Scientists Stumped by Mars Mist

Plumes of smoke seen around the edge of Mars have left astronomers scratching their heads.

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Cloud plumes observed extending 250 kilometers from the surface of Mars for ten days at a time in 2012 are the subject of an article published in this month's edition of the journal Nature, with astronomers at a loss as to provide an explanation for the phenomenon.

"At about 250 kilometers, the division between the atmosphere and outer space is very thin, so the reported plumes are extremely unexpected,"  lead author of the paper Agustin Sanchez-Lavega, of the Universidad del País Vasco in Spain, said in the press release published by the European Space Agency [ESA].

The 250 kilometers of cloud rising from Mars' surface were spotted by amateur astronomers in March and April 2012, who passed on their findings to the experts. A search of archived images of the moon taken with the Hubble Space Telescope between 1995 and 1999 revealed occasional clouds of up 100 km in altitude, but on only one occasion, 17 May 1997, were such large plumes discovered. Further checks of amateur images taken between 2001 to 2014 likewise failed to yield anything more than 100 km from the planet's surface.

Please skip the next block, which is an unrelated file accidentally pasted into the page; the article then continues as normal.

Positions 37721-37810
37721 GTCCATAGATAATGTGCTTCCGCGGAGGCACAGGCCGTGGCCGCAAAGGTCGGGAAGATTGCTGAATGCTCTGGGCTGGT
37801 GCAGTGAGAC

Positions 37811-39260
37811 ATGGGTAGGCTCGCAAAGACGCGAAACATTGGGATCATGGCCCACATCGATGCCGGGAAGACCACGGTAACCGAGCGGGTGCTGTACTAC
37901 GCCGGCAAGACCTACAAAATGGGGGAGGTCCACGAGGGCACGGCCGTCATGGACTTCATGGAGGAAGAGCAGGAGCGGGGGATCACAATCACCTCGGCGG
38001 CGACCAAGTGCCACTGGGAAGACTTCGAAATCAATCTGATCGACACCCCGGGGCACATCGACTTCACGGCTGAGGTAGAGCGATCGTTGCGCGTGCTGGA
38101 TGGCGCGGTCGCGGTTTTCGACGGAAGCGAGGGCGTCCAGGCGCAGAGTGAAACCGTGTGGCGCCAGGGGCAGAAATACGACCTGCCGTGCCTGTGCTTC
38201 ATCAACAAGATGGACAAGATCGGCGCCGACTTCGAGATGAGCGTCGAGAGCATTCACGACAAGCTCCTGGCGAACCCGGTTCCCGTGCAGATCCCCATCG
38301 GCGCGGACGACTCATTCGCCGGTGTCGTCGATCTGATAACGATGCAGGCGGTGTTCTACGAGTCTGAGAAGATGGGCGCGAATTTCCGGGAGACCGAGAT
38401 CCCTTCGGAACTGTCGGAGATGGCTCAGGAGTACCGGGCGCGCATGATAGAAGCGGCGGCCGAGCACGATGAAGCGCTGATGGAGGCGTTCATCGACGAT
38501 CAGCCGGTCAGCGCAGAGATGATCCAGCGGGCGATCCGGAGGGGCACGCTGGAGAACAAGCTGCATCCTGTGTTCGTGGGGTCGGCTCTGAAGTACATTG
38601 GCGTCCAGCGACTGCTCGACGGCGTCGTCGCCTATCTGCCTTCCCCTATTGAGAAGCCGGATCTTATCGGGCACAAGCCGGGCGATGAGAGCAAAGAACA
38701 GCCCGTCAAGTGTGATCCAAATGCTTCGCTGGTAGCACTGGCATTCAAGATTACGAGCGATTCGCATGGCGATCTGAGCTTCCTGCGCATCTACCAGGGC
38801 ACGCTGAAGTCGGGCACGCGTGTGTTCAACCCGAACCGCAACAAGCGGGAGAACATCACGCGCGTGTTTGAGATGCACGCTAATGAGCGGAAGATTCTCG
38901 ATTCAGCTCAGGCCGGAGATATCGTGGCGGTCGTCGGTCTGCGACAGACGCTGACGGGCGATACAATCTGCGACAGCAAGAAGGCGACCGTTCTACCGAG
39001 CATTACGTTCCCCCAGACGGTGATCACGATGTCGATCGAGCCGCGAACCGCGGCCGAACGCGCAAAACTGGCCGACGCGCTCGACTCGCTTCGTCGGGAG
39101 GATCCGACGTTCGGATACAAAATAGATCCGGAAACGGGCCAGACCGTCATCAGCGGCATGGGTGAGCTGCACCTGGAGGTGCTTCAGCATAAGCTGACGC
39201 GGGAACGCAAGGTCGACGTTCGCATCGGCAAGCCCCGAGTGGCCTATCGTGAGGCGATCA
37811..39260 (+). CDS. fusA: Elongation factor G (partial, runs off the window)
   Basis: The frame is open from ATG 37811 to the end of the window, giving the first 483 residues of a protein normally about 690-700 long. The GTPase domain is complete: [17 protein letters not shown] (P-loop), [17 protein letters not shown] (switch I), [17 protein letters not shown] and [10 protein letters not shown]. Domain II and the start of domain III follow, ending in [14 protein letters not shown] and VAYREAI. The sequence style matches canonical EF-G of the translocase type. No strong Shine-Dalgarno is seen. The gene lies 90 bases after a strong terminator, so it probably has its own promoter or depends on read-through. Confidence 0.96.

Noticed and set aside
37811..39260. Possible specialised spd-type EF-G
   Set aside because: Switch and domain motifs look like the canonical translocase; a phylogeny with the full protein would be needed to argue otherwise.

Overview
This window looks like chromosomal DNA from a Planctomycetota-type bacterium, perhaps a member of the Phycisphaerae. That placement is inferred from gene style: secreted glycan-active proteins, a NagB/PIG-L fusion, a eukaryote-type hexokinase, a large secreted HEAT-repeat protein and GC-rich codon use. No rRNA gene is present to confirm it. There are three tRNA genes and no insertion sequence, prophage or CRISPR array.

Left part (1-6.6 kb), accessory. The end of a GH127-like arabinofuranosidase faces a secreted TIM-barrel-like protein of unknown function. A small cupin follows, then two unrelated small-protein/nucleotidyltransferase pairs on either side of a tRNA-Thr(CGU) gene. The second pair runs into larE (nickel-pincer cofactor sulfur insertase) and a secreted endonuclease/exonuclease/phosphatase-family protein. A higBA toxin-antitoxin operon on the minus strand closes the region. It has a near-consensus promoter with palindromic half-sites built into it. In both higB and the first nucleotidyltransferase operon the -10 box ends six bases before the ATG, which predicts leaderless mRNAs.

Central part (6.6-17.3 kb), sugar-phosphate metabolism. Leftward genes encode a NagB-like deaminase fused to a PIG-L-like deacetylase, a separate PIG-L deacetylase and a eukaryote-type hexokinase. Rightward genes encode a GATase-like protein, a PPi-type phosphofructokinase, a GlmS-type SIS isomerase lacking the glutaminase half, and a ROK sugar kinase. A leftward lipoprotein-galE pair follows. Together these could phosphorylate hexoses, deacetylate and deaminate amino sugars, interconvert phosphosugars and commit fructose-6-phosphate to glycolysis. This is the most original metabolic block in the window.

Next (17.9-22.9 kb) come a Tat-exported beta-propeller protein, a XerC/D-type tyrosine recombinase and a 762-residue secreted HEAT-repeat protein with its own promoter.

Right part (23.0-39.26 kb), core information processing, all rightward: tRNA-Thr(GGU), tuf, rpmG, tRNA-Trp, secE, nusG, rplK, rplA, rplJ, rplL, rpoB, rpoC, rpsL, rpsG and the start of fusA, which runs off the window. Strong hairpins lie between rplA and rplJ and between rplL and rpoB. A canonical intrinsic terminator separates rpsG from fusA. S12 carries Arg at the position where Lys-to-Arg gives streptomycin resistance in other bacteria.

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The scientists explain that they explored two possible explanations for the phenomenon, using photometric measurements. The first, "a reflective cloud of water-ice, carbon dioxide-ice or dust particles," and the second, an "auroral emission, of a brightness more than 1,000 times that of the Earth’s aurora, over a region with a strong magnetic anomaly where aurorae have previously been detected."

However, the team point out, clouds of water or carbon dioxide ice crystals have always been confined to less than 100 kilometers from the planet's surface, while suspended dust has been detected at altitudes of up to 60 kilometers during dust storms, far less than the 250 km seen in 2012. 

Highly concentrated and localized patches of auroral emissions have been observed at 130 kilometers altitude, but not higher, explain the team in their paper, published on Monday, adding that "both explanations defy our current understanding of Mars’ upper atmosphere." 

The scientists hope that next year's planned launch of the ExoMars Trace Gas Orbiter mission to Mars, undertaken jointly by the ESA and Roscosmos, will be able to shed more light on the mystery

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